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Face it: there are a bunch of expectations placed on each of us that, quite frankly, are completely arbitrary.

Oh sure, someone (maybe even someone very important) thinks they’re absolutes. Yet relative to what’s really important (i.e., strategic), there’s more whimsy than criticality in the request.

What can you do when presented with tasks, duties, or expectations that fall into this category?

  • Ask the fundamental question: “What are we trying to achieve?” Invite the other party to participate in answering it to develop a more refined sense of what’s strategic.
  • Suggest more innovative or workable alternatives that still deliver on what you are trying to achieve.
  • Be prepared to creatively negotiate and develop a mutually-agreeable approach.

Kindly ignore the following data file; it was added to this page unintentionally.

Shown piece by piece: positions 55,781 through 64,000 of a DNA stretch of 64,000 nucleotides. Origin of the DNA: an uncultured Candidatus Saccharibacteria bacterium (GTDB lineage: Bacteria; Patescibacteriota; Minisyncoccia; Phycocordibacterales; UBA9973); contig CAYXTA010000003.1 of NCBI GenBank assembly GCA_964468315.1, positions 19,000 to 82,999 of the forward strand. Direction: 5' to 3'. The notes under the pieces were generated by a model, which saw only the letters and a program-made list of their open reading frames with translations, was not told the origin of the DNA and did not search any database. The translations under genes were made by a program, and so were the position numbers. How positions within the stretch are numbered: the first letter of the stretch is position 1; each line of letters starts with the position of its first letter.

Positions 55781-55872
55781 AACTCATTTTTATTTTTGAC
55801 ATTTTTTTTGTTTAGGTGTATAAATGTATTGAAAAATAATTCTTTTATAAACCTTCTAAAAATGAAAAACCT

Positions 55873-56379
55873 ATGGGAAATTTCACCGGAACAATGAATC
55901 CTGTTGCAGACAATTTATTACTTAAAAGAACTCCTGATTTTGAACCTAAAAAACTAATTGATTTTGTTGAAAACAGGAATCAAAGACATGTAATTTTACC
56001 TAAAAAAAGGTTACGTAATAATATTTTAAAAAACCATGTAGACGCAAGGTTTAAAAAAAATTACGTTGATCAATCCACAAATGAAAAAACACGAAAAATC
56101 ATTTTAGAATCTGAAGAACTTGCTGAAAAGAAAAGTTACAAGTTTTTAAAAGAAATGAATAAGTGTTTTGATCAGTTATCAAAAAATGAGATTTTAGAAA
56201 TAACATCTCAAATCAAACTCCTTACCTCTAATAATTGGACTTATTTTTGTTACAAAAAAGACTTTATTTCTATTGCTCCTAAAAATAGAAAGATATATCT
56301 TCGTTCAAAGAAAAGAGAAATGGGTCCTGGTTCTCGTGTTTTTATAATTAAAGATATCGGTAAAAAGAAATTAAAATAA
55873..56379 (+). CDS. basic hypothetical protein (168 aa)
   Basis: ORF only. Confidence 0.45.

• Don’t discount that doing nothing could be the best answer for whoever is requesting you do something that doesn’t really matter.

Give this approach a try to better expend your efforts on things that will legitimately make a difference. Mike Brown


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Mike Brown

Founder of The Brainzooming Group, and an expert on strategy, creativity, and innovation. Mike is a frequent speaker on innovation, strategic thinking, and social media.

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  1. Deciding Whether to Ditch Your Blogging Schedule - What Do You Want to Achieve? | The Brainzooming Group | Strategy Consulting and Strategic Planning - February 10, 2012

    […] My initial response to Michael was to return to the fundamental question, “What do you want to achieve?” […]